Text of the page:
The Fresh Loaf

News & Information for Amateur Bakers and Artisan Bread Enthusiasts

I think maybe I'm studying the wrong thing

JuneHawk's picture

I think maybe I'm studying the wrong thing

Ugh.  Here I am, making bread to avoid writing an anthropology paper that is due this week.  Bread baking is just so much more fun!  My husband suggested that maybe I'm just studying the wrong thing.  If only I could afford baking and pastry school...



JuneHawk's picture

Hey H, funny you should mention photography.  I enjoyed photography as a hobby for some years and then decided to do it full time as a wedding photographer.  Man, did I not know what I was getting into!  Needless to say, I am no longer a wedding photographer.  Mind you, I did move countries and I haven't done anything to pick up some business here.  I decided I was going to go back to college full time and that's what I'm doing.  I still have no idea what I want to study though.  I guess I need really need to think about that cause I'm not getting any younger!


Glad to know I'm not the only one who can't make up her mind!



mkelly27's picture

I have known for some time this basic tenet;  "The minute it becomes work , it is no longer fun".  As much as I would like to fantasize about dropping everythig and opening a bread bakery, I realize that it would eventually become as onerous a task as my everyday job.  I have even looked into the business model end of it and without the right demographics, it will almost certainly fail.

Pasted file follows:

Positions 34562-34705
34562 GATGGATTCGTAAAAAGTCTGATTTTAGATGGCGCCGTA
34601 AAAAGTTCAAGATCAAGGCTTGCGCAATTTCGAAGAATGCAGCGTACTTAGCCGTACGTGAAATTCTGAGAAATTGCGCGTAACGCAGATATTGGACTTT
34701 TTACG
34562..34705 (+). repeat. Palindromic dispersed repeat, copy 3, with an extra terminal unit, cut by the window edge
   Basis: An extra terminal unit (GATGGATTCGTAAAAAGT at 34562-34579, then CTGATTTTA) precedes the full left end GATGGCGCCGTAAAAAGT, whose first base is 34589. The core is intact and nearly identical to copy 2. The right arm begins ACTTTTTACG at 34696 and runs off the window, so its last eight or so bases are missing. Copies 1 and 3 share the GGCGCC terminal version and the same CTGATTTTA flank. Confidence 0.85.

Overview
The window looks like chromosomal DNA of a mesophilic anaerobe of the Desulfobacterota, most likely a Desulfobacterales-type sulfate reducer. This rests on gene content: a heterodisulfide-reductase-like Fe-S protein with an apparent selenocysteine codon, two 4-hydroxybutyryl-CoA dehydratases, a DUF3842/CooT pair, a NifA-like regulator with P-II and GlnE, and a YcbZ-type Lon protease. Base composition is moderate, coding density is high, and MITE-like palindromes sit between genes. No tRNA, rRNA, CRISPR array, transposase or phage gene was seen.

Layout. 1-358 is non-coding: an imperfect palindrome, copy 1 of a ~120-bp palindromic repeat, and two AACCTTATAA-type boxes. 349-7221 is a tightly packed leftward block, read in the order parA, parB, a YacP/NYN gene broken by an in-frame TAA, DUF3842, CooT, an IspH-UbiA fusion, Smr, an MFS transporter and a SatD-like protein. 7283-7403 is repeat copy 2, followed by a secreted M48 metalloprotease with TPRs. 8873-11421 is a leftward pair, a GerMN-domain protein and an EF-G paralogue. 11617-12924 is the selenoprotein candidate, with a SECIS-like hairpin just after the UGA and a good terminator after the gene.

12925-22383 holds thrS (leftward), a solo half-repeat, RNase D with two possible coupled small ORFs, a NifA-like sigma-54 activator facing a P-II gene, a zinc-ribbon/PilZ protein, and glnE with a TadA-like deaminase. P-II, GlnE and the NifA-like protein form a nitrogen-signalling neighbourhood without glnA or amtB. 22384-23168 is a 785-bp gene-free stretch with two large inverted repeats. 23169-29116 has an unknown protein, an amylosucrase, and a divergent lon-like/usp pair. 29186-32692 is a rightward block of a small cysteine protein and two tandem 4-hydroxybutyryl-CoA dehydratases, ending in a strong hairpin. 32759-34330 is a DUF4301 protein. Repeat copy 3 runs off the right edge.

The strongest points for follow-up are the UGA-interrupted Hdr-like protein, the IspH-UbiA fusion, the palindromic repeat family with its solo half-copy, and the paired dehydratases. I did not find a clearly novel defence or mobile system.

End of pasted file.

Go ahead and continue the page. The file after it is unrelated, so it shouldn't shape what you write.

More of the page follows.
Redundancy is your friend, so is redundancy

JavaGuy's picture

My problem with baking or cooking for a living is that I couldn't stand to do it the same way every time. I've been working on my pizza crust recipe for three years. Last weekend, I made the best yet. I'll make it one more time that way, then I'll have to figure out how to make it better.

Baking is fun as a hobby because I get to make what I want, when I want to. If it comes out wrong, it's a learning experience, not lost time and sales.

I'll stick to writing computer code for a living. I think I used to love doing that. 

leemid's picture

You must study whatever it is that you think will earn you a good living. Do that for a few years before changing to something else. Continue either in the first course, or the second and third, etc. for a lifetime. Then, when you have spent your life at it, change to what you 'have always wanted to do', in this case, baking. Your 'retirement' years are spent in euphoric days believing that you should have done this all of your life, not knowing that had you tried to you would have burned yourself out at it.